1999mar04. Hell Notes Notes.
What the hell are Hell Notes?, you ask. I will tell you. I will tell you what the Hell Notes are.
There are several denominations of Hell Notes, from a one-dollar bill up to (at least) the one billion dollar note. The Chinese create this money to be used in the afterlife. The Chinese afterlife is pretty much the same as here, you work (that IS hell!), you have to spend money and provide for your family, etc. The hell money is transported from this world to the afterlife by burning it. The money is traditionally burned after a funeral, or during the Chinese new year. It doesn't stop at money - the place where I picked these bills up also had Hell shoes - shoes to burn, made out of cardboard, Hell fans, Hell VCRs, Hell toothpaste, etc. You will also see (scaled-down) Hell cars and houses.
The tradition itself is frowned upon by the Chinese government (you know, if I had a Hell Dollar for every time I saw that phrase...). In the interest of the environment, they suggest burning one blank check for the deceased. There are also Hell Credit Cards issued by at least one bank in Taiwan.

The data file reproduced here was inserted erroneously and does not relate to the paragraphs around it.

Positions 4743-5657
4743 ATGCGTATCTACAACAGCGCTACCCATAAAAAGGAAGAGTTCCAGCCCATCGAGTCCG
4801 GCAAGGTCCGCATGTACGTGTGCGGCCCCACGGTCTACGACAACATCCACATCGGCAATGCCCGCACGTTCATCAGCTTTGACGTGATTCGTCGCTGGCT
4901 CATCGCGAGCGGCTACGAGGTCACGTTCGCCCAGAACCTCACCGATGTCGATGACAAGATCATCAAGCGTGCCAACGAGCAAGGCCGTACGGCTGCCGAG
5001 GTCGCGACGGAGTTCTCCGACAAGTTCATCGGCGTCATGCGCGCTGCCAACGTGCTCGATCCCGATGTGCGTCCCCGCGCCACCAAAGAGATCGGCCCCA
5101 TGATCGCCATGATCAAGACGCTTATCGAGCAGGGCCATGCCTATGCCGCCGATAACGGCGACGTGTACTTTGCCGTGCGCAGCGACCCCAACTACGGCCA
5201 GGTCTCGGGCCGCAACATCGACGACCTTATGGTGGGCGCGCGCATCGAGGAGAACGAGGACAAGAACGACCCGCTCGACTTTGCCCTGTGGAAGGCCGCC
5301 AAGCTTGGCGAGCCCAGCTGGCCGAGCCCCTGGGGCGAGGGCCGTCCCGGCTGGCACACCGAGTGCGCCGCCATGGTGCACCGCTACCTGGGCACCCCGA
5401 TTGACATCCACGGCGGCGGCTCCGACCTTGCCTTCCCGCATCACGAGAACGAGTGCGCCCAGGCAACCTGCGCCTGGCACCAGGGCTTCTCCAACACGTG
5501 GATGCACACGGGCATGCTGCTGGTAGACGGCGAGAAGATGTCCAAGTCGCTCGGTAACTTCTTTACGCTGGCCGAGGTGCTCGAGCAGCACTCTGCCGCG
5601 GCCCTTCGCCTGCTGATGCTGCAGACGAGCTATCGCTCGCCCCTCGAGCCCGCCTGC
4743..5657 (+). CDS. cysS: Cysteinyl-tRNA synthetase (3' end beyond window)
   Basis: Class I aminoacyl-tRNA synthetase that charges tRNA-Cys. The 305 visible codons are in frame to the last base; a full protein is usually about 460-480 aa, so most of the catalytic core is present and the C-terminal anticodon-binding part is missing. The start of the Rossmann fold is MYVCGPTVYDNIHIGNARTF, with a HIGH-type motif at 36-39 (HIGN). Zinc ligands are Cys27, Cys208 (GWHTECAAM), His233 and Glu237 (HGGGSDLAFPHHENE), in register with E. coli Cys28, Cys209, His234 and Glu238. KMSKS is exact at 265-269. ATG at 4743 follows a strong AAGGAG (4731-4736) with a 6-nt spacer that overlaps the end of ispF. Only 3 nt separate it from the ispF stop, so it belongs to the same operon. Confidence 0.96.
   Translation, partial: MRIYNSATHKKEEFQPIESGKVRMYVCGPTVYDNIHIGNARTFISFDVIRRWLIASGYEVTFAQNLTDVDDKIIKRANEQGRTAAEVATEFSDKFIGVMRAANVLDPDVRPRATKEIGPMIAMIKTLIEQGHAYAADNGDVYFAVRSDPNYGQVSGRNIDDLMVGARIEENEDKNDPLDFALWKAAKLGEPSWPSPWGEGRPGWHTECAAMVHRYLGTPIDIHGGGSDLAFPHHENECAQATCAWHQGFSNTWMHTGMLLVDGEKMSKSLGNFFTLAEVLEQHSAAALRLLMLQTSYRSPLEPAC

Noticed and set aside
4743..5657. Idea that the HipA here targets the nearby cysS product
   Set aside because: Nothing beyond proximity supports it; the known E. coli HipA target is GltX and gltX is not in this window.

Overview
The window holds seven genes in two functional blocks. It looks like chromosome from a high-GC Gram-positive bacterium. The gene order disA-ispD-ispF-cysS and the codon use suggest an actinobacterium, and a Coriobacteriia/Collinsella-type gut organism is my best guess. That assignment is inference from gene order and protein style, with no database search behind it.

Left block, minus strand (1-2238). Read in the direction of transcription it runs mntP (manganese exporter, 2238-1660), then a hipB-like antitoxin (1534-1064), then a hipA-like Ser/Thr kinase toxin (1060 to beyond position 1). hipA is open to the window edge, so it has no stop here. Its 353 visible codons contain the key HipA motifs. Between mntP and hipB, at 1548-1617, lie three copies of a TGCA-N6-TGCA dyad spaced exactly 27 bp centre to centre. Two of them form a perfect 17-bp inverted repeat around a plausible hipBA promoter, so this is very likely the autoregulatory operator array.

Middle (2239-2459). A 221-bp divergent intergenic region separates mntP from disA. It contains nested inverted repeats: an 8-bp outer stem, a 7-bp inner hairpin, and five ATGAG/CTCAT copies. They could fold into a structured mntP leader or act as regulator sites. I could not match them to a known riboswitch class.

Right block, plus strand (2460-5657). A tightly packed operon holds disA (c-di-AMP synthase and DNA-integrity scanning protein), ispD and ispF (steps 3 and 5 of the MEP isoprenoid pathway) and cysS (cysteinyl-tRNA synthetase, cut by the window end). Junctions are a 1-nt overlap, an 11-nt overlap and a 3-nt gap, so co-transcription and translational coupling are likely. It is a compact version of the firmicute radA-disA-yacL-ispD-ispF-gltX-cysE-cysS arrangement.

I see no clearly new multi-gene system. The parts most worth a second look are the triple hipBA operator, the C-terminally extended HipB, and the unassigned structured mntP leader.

The reason they're called Hell notes is rather funny - it comes from Christian missionaries visiting China in the 19th century, happily explaining to the Chinese where they'd all end up. I love this attitude on part of the Chinese - "call it whatever you want, we're still going to keep our traditions and beliefs."
You should be paying one dollar, at most, for a package of twenty or more notes of a single denomination. The most I paid for a single denomation was $2.50, and that got me ten packages of 70 notes each (700 notes total) of the $10,000 variety. The first two stores below are the main Hell merchandise shops in San Francisco's Chinatown.
Supernatural Exquisite / 714 Jackson St / San Francisco CA